CAN YOU IMAGINE a city without traffic? Well, in Paris last Sunday we had a glimpse of what such a city might look and sound like.
In August 2014, an organisation called Paris sans Voitures, a citizen collective made up of scientists and high-profile individuals, residents of all ages, professionals, activists and dreamers, put forward a proposal to the Mayor of Paris, Anne Hidalgo, to reclaim Paris and liberate the streets. Their vision was for a car-free day; a day when private vehicles would be banned in Paris and public transport would be free.
Anne Hidalgo was impressed but the Paris police were more difficult to convince. Nevertheless, a decision was reached on 5th March this year that for one day Paris would experience ‘une journée sans voiture’ – a car free day.
The Mayor was not able to persuade the police that the car free zone should extend across the entire city so an accommodation was reached.
Click to enlarge
On Sunday 27th September, between 1100 and 1800, the 1st, 2nd, 3rd and 4th arrondissements – the heart of the city – were car free zones. Several areas away from the centre, including part of the quai on the Left Bank, most of the Champs-Élysées, the Bois de Boulogne, the Bois de Vincennes and the tourist area of Montmartre were also to be car free.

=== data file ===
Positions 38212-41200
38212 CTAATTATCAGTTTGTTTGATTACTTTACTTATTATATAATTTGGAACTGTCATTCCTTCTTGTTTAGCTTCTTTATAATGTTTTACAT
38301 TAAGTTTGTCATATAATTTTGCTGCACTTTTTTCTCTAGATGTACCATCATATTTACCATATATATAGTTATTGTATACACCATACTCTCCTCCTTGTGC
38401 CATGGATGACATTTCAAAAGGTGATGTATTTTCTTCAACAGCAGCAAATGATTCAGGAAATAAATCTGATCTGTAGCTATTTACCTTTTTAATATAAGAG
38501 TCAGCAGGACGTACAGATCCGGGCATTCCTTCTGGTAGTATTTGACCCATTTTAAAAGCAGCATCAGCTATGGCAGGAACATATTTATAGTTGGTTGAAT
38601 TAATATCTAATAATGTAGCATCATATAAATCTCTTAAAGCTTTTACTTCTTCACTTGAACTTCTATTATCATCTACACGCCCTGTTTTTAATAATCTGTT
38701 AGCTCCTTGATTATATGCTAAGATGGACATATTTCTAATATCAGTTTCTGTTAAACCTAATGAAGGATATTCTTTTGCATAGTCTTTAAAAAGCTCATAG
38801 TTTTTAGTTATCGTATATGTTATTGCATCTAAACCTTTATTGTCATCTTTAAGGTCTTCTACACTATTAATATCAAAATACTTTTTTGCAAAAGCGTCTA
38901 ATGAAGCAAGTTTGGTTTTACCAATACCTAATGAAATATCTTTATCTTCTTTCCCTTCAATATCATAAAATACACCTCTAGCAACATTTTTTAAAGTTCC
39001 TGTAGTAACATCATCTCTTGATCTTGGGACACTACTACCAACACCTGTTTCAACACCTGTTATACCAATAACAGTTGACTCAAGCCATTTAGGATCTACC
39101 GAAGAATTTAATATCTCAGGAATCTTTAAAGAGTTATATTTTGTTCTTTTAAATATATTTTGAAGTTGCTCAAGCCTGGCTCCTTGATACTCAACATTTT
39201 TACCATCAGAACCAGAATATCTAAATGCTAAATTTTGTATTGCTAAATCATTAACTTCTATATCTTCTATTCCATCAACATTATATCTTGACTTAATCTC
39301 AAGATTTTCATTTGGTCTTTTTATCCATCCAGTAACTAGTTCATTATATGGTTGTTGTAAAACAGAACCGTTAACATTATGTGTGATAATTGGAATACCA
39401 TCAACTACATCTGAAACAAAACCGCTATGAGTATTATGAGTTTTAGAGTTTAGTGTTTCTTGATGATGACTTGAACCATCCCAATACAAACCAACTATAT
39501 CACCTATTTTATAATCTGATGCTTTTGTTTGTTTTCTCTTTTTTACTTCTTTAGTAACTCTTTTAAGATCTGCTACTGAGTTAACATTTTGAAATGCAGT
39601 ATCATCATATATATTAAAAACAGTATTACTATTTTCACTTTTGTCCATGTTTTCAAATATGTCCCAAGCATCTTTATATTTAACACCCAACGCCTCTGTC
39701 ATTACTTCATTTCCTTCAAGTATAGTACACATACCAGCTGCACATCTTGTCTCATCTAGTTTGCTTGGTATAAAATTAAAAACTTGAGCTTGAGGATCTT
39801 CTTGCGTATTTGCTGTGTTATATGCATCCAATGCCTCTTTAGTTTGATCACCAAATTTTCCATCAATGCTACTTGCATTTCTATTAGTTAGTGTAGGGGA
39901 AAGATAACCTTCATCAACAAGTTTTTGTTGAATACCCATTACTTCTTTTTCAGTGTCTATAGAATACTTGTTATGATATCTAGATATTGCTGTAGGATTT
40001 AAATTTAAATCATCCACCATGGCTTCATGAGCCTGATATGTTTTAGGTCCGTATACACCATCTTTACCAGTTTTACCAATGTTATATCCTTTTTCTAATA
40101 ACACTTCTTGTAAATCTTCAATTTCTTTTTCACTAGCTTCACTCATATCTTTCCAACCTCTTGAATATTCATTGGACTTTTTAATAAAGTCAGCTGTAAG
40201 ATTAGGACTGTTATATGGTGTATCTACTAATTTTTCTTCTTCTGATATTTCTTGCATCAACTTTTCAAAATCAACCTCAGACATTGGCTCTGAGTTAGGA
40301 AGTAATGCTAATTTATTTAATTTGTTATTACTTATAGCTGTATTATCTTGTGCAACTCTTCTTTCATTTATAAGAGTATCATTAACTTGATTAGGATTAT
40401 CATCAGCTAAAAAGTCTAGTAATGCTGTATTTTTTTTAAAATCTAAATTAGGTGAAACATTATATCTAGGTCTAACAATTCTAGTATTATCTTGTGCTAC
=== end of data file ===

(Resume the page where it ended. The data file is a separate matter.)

There were exceptions – buses, taxis and emergency vehicles were allowed.
I spend a large part of my life recording the street sounds of Paris and the sound of traffic is my constant companion so this ‘Journée Sans Voitures’ was an opportunity for me to capture an unusual sound tapestry of the city, one without the weft of constant traffic.
L’Avenue de l’Opéra on Sunday afternoon
On Sunday afternoon I walked along the Avenue de l’Opéra from Place de l’Opéra to Place Colette and, apart from occasional buses and taxis, the restriction on other motor vehicles seemed for the most part to be effective.
I thought it would be particularly interesting to contrast the sounds in Place Colette on this unique day to those found in the same place on a normal working day.
Place Colette on a normal working day
Sounds in Place Colette on a normal working day:
On a normal working day Place Colette is a space shared between Parisians going about their daily business and tourists passing through. The sounds of passing traffic pervade the air all the time.